December 15, 2014 report
Amazonian bird chicks mimic poisonous caterpillar to avoid detection
(Phys.org)—A trio of researchers has found and documented the case of a newly hatched bird with plumage that mimics a poisonous caterpillar to ward off predators. In their paper published in American Naturalist, Gustavo Londoño, Duván García and Manuel Sánchez Martínez, describe finding the young birds and observing their habits while in their nests.
Scientists have discovered a number of creatures that mimic other species to protect themselves from predators, but until now, no evidence for it has been found in birds, (aside from one that makes a noise like a rattlesnake). The team found that cinereous mourner (Laniocera hypopyrra) chicks are born with bright orange coloring that very closely resembles one of two large, hairy toxic caterpillars (Podalia or Megalopyge), and even behave like them while in the nest. The adults, on the other hand, are rather bland with mostly grey feathers.
In reality, it's not just the coloring of the chicks (bright orange down lined with black ridges and tipped white barbs which also serve as camouflage) that is so convincing, it's also the shape (and size at approximately 14 cm compared to 12 cm for the real caterpillar) and nuances of the feathers—the chicks look so much like the caterpillars that no one until now ever knew about their mimicry. They also act the part, weaving and bobbing to capture the way a caterpillar moves and keeping non-caterpillar looking parts tucked underneath their bodies until their mother comes back (which is only every hour or so, a very long time for birds) with food—but even then, they don't blow their disguise—they wait for a special signal from the mom letting them know that it's really safe to reveal their true nature.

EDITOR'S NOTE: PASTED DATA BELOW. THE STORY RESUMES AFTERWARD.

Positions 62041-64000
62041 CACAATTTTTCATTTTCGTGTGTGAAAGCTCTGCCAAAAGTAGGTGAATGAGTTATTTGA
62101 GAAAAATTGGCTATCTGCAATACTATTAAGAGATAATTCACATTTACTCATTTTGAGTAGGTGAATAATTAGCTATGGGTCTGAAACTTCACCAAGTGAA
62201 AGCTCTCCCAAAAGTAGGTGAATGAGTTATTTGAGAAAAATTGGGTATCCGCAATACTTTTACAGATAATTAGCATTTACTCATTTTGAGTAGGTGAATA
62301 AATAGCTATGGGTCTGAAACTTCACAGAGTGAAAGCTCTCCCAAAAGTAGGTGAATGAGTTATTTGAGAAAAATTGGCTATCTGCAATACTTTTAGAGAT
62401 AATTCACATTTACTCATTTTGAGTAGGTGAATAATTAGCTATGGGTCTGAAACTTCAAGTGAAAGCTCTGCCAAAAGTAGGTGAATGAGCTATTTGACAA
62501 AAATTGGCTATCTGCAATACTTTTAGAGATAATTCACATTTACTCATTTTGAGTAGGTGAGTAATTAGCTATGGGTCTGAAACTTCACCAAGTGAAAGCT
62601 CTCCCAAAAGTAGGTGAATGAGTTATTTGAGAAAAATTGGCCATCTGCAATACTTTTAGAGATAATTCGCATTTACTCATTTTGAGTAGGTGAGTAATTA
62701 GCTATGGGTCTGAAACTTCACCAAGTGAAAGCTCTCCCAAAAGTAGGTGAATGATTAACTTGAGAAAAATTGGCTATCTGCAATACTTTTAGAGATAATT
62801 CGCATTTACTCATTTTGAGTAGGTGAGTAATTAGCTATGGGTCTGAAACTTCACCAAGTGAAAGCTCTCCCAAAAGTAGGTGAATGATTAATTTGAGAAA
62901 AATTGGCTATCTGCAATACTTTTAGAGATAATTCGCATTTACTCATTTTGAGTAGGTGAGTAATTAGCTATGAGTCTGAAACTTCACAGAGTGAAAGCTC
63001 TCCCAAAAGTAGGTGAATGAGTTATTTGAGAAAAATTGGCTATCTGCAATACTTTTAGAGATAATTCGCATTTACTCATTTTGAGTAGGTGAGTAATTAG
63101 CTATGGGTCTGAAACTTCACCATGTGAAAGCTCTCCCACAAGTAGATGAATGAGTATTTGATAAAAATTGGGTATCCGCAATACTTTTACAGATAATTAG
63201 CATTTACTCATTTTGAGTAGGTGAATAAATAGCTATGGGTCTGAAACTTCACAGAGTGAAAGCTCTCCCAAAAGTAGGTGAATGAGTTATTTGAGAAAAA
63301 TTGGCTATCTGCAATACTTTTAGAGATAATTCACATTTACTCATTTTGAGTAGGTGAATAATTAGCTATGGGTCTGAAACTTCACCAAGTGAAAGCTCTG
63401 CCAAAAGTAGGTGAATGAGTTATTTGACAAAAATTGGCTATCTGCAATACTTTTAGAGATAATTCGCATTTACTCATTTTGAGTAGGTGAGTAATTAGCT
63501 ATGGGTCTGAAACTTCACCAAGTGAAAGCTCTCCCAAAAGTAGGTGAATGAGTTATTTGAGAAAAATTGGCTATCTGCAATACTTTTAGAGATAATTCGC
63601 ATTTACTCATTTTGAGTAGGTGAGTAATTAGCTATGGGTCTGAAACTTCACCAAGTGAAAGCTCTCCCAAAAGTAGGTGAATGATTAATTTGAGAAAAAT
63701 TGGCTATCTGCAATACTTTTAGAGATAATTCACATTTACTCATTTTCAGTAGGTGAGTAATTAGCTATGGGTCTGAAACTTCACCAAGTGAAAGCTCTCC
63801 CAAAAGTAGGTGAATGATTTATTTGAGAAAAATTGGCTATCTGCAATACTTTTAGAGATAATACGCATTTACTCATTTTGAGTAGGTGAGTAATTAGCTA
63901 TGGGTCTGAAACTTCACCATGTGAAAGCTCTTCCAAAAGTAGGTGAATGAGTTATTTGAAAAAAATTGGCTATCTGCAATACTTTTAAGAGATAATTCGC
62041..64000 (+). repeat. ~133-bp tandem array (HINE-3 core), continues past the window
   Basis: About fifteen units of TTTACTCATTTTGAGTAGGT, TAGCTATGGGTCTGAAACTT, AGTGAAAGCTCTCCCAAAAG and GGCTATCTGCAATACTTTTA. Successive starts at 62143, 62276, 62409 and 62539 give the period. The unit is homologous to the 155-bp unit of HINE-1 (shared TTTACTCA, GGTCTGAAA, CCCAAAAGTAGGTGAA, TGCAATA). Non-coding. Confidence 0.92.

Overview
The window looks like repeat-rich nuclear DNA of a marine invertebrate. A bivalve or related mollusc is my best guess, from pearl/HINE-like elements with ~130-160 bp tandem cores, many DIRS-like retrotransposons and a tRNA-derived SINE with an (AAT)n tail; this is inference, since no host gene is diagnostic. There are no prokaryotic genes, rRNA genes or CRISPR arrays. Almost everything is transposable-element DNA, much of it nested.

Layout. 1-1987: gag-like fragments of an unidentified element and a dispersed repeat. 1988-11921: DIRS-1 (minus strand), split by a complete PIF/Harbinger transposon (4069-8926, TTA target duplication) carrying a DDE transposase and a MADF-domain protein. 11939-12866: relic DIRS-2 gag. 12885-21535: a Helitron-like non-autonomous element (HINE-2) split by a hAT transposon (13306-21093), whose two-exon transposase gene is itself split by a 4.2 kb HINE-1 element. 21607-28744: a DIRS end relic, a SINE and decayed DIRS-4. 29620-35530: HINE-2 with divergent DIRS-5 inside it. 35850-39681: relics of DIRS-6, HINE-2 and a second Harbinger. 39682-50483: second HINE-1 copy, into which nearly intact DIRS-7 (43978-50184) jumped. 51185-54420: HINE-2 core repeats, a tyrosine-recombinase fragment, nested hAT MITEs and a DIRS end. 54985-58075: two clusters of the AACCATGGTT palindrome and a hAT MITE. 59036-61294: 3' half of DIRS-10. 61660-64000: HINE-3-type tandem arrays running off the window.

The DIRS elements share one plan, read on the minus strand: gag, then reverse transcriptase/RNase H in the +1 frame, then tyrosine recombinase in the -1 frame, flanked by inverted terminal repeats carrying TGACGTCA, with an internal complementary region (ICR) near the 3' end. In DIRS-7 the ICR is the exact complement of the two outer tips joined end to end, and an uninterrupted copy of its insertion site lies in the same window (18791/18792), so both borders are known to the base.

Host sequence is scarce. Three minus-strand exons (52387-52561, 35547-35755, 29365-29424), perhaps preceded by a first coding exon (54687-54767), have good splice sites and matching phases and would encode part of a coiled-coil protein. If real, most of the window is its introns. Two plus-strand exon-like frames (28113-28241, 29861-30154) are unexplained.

The researchers suggest the species has evolved its unique ability because of the low rate of chick survival in the Amazon area in general (approximately 20 percent). Also, it takes the chicks almost three weeks to develop enough to fly, which leaves them extremely vulnerable, as does the nest, which is little more than some leaves pushed into a bowl shape resting on the forest floor. In watching the chicks for a period of time, the researchers found that the ruse appears to work, as the chicks demonstrated a higher than average survival rate for chicks in the Amazon.
Because predation is the main cause of avian nest failure, selection should favor strategies that reduce the probability of nest predation. We describe apparent Batesian mimicry in the morphology and behavior of a Laniocera hypopyrra nestling. On hatching, the nestling had a distinctive bright orange color and modified feathers all over its body, and 6 days after hatching, it started to move its head very slowly from side to side (in a "caterpillar" movement) when disturbed. These traits gave it a resemblance to a hairy, aposematic caterpillar. This species has a long nestling period for its size (20 days), perhaps due to slow provisioning rates (about one feeding per hour). We argue that the slow growth rate, combined with high nest predation, favors the evolution of antipredation mechanisms such as the unique morphological and behavioral characteristics of L. hypopyrra nestlings.
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